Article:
Winter is over – sort of, anyway. The atmosphere doesn’t own a calendar, and is always prone to some humbling surprises. But Monday marked the first day of meteorological spring, the initial step to longer, brighter and warmer days.
Growing daylight and warming temperatures are expected across the nation in the coming months, signaling a habitual, but at times symphonic atmospheric transition from the doldrums of winter to the promise of summer.
Of course, every season comes with a price tag, and we can expect an uptick in tornadoes, severe thunderstorms and flooding.
It’s all thanks to the large-scale dynamics of the atmosphere as several key weather systems realign themselves into a springlike pattern.
Conventional springtime doesn’t start until March 20 and ends June 20, the day of the summer solstice. March 20 is the equinox, or the point at which the sun’s most direct rays cross north of the equator, and day and night are in balance across the globe. The summer solstice marks the start of astronomical summer and is the longest day of the year.
From a weather standpoint, however, those bounds don’t accurately capture when springtime really falls. Brian Brettschneider, an Alaska-based climatologist, ran the calculations to see when spring actually occurs in most American cities. He defined winter as being the coldest three-month period of the year and summer as the warmest, with spring and fall occupying the times in between.
He found that March, April and May are generally when the most springlike weather is present. That’s been the long-standing definition of meteorological spring. Summer arrives June 1, at least according to meteorologists.
The mechanisms of the seasonal switch are already in motion as spring begins to arrive. At the North Pole, the stratospheric polar vortex is shrinking, leading up to an imminent dissipation. That’s the second layer of the polar vortex – the more concentrated, higher-altitude one with a tighter, rapidly-spinning circulation. It vanishes once sunlight returns to the Arctic each spring, warming the upper atmosphere and eroding the frigid pool of chilled air that makes up the stratospheric polar vortex.
It doesn’t return until September or October when sunlight once again disappears from the North Pole as the sun’s most direct rays retreat south of the equator. That’s when polar night sets in the high Arctic.
At the same time, warmth is beginning to collect over the Gulf of Mexico, spilling onto the shoreline as it slowly gathers oomph. In the coming weeks, it will spread north in periodic insurgences, working to scour out entrenched cold air left behind by winter.
The seasons will battle and the air masses will clash in the form of strong to severe thunderstorms. At the same time, the jet stream – a river of swiftly-moving air in the upper atmosphere – will follow the shift in seasons northward. That northward movement of the jet stream means fewer shortwaves, or lobes of low pressure, will swing across the southern United States with cold winter air; the pattern has already quieted down, at least for the time being.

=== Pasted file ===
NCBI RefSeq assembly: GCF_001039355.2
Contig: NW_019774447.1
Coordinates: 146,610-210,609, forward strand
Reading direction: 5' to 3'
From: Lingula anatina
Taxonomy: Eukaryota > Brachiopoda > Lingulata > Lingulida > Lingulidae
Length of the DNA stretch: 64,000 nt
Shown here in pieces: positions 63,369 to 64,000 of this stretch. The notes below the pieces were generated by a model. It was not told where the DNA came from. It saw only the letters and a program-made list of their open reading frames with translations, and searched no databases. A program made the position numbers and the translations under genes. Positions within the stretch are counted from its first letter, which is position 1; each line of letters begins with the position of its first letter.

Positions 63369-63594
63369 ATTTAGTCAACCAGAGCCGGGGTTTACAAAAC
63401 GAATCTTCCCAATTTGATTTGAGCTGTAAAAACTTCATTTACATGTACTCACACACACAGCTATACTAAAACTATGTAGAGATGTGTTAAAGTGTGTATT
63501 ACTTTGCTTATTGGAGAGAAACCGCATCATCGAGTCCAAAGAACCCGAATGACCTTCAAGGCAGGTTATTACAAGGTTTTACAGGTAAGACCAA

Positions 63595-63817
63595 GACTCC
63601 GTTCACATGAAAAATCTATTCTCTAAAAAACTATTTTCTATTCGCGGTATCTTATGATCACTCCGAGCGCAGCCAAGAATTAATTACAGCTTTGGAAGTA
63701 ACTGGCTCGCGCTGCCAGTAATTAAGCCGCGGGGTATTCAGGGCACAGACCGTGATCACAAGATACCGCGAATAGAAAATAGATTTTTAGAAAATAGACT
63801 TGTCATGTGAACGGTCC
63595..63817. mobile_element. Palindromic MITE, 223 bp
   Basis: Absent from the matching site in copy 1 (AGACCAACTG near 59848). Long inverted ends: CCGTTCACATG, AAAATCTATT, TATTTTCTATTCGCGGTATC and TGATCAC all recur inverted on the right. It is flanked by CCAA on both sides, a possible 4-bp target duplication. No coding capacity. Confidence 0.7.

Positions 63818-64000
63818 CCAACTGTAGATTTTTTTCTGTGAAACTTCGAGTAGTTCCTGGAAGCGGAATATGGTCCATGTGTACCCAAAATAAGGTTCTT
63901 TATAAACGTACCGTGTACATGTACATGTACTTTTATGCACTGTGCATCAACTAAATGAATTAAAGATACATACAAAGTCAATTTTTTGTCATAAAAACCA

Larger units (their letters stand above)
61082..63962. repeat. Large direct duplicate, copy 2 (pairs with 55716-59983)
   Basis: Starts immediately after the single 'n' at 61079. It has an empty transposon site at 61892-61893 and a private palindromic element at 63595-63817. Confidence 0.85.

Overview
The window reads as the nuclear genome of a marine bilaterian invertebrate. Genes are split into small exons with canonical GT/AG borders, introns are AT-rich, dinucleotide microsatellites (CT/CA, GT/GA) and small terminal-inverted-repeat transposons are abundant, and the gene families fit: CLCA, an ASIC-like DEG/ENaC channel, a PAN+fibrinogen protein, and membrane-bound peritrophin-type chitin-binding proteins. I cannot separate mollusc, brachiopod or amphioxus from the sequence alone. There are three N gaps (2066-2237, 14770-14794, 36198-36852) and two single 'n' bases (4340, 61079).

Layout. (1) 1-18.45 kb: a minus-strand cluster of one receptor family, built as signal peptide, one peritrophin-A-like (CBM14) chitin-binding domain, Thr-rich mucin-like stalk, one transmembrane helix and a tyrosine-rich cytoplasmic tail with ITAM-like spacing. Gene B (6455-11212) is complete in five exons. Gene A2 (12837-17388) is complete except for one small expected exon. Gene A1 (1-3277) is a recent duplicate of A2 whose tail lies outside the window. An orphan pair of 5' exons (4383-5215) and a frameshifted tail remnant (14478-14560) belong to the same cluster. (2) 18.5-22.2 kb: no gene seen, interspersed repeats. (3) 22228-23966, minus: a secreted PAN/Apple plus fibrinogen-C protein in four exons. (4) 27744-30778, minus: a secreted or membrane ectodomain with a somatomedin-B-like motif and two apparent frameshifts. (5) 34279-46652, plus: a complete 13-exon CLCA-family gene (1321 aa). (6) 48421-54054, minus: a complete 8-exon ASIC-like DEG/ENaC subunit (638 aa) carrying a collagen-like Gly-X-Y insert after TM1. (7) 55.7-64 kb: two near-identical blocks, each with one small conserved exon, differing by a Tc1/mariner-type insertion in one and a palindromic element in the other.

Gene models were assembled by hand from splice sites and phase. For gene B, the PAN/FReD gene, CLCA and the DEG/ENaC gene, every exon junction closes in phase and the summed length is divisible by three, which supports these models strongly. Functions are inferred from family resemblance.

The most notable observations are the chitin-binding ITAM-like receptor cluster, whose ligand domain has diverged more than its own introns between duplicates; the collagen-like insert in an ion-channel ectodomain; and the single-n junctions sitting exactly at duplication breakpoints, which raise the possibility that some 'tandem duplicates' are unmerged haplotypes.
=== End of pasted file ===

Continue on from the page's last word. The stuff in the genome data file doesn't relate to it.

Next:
While warm air works to become established over the Lower 48, cold air is still hanging around at higher altitudes. That means the atmosphere will become increasingly unstable, or prone to rising air. Such instability gives rise to heavy downpours and thunderstorms.
The jet stream, meanwhile, is still in proximity – its fierce high-altitude winds providing the needed dynamics to make thunderstorms rotate. Atmospheric scientists are already predicting an active tornado season across much of the South and the Tennessee and Mississippi Valleys.
The same storm systems could bring periods of flooding, some significant, where repeated disturbances bring waves of heavy downpours. May is the wettest month of the year in Nashville, Tenn. Flooding is a seasonal occurrence along the Ohio, Tennessee and Mississippi rivers, where upstream snowmelt and spring showers overwhelm the ground’s ability to handle water.
Despite the meteorological challenges that arise with the changing seasons, there’s plenty of good news, too. Many places in the Lower 48 will witness days grow by up to four hours, longer evenings and warmer weather affording opportunities for after-dinner recreation and outdoor barbecuing.
Boston will see an increase of three hours and 49 minutes of daylight; Washington will enjoy an uptick of three hours and 21 minutes. It’ll be about an hour and 59 minutes in Miami.
Denver’s daylight will grow by three hours and 27 minutes over the course of spring.
All the while, temperatures will mirror the spiking daylight. In Birmingham, the average temperature climbs by 23 degrees during spring. In Chicago, temperatures should rise by about 21 degrees, and in Seattle by 15 degrees.
Simply stated, the forecast ahead is bright. The worst of winter is over, and summer is just around the corner.